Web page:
Sep 01 2013

Recent research on our common ancestors

I have been fascinated with the research on the most recent common ancestor (MRCA) of human beings ever since I read the research of Joseph Chang et. al. that suggested that that person could have lived as recently as about 50 CE or so, around the time of Jesus. (See here, here, and here for my previous posts on this topic.)

Chang was doing a statistical, not biological, analysis using a model of interbreeding where our MRCA could be traced back through any lineage but there is another way to do the tracking and that is by following just Y-chromosome only or the mitochondrial DNA only. Since the former is transmitted only through males, you would be finding the MRCA by going back through only the male lineage to reach the individual (dubbed ‘Y-chromosome Adam’) while the latter is transmitted only by females so you would be following only the female lineage and reach ‘mitochondrial Eve’. Naturally, the dates for the MRCA would get pushed back even further than a lineage in which the sex of the ancestors was ignored.

In Richard Dawkins’s book The Ancestor’s Tale (p. 52-55), he says that this ‘Adam’ would be expected to be around 60,000 years ago while ‘Eve’ would be around 140,000 years ago. But now more recent research using the sequencing of the DNA of the entire Y-chromosome suggests that Adam lived between 120,000 and 156,000 years ago and a similar analysis says that Eve lived between 99,000 and 148,000 years ago, contradicting the earlier idea that the Eve appeared earlier than Adam. Now they could have been contemporaneous.

The paper can be seen here and here is its abstract:

The Y chromosome and the mitochondrial genome have been used to estimate when the common patrilineal and matrilineal ancestors of humans lived. We sequenced the genomes of 69 males from nine populations, including two in which we find basal branches of the Y-chromosome tree. We identify ancient phylogenetic structure within African haplogroups and resolve a long-standing ambiguity deep within the tree. Applying equivalent methodologies to the Y chromosome and the mitochondrial genome, we estimate the time to the most recent common ancestor (TMRCA) of the Y chromosome to be 120 to 156 thousand years and the mitochondrial genome TMRCA to be 99 to 148 thousand years. Our findings suggest that, contrary to previous claims, male lineages do not coalesce significantly more recently than female lineages.

Of course, it should go without saying (but sadly needs to be said anyway) that this has nothing to do with the biblical story of Adam and Eve but those were merely the catchy names scientists gave to these ancestors. The fact that they existed earlier than 6,000 years ago will dampen the enthusiasm for biblical literalists but the fact that they may have existed contemporaneously may encourage those who think that while the Genesis story is a metaphor, it did represent reality in some way.


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  1. 1
    Reginald Selkirk

    Now they could have been contemporaneous.

    Within 50,000 years or so.

  2. 2

    We sequenced the genomes of 69 males from nine populations

    The details are way over my head, but to a layman that seems like an awfully small dataset from which to draw conclusions about all 7 billion genomes on the planet.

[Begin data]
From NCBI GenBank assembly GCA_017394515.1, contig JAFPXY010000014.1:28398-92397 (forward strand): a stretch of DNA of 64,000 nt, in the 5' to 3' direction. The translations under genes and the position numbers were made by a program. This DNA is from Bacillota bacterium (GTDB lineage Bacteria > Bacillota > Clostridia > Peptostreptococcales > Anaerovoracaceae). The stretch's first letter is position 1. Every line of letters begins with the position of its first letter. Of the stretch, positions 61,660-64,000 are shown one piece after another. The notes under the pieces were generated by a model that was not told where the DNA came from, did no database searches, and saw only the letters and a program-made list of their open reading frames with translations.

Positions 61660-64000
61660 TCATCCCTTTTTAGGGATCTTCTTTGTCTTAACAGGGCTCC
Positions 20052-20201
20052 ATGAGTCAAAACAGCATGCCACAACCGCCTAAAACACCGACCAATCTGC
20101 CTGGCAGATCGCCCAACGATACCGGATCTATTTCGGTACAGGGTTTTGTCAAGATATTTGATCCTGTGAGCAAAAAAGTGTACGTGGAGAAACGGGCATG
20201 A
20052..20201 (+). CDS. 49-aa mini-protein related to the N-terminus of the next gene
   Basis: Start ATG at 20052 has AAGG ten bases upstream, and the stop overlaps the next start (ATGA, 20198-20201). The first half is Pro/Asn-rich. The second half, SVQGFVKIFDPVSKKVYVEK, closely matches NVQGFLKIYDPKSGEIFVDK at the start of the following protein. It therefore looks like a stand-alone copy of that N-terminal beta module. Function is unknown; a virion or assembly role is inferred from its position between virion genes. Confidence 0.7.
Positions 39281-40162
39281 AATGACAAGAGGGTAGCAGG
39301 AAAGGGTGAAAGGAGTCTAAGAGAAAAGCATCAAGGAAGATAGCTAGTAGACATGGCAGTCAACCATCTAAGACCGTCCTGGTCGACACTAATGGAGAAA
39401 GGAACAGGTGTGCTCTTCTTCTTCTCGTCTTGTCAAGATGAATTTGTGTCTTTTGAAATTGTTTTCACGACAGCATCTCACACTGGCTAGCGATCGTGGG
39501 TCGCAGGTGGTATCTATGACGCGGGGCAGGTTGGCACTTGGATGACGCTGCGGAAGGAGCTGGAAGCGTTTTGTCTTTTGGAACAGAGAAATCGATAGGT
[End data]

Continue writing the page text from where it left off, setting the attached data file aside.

@Reginald Selkirk,

    The margins of error overlap, so (assuming these estimates are correct), the two individuals could have been alive at the same time.

  3. 3

    I wish anthropologists, biologists and other scientists would stop using religious claptrap terms for scientific discoveries.

    In epidemiology, the term for the first patient is “Index Case” or “Patient Zero”, the single point from where epidemic spread. If there is each a single common female and single common male ancestors, then perhaps they should be named the Zero Female and Zero Male.

  4. 4
    F [i'm not here, i'm gone]

    50 CE? Keep iterating new versions of assumptions, and get more data. From previous installments, I can see we’ve already backed out of the middle ages. Certainly, very few populations were totally isolated for long periods of time, but it seems like we’re missing still a great whacking chunk of statistics yet to be accounted for.

    Really, it sounds like the Ghengis Khan theory of modern human descent, or something out of a R. A. Wilson novel about Brian Boru or Charlemagne.

    Not to say I find the premise unreasonable at all, but the time frame vs. geographic distribution seems a bit off to me. Theoretically, Emperor Claudius could be the MRCA, for example? I know intuition is a bad guide, and humans innately have a poor grasp of probabilities (I am certainly no exception), but I think we are overlooking some constraints here.

  5. 5
    Lassi Hippeläinen

    50 CE? How would the Amerindians fit into it? Anything younger than the end of Ice Age when Beringia was inundated seems suspicious. And the Autralian Aboriginees…

  6. 6
    Mano Singham

    This is a tricky issue that they address here. The point is that few peoples were truly isolated. All it requires is for at least one person from a quasi-isolated group to intermarry with people from another area to create the necessary links. The most isolated were the Tasmanian aborigines.

  7. 7
    Lassi Hippeläinen

    So they only have a model that hasn’t even been verified against measurements. Colour me doubtful.

    I’m more ready to believe the genetic analysis, because it is based on empirical evidence. But I also note that even if “Adam” and “Eve” lived at the same time, there’s no evidence that they ever met and had children.

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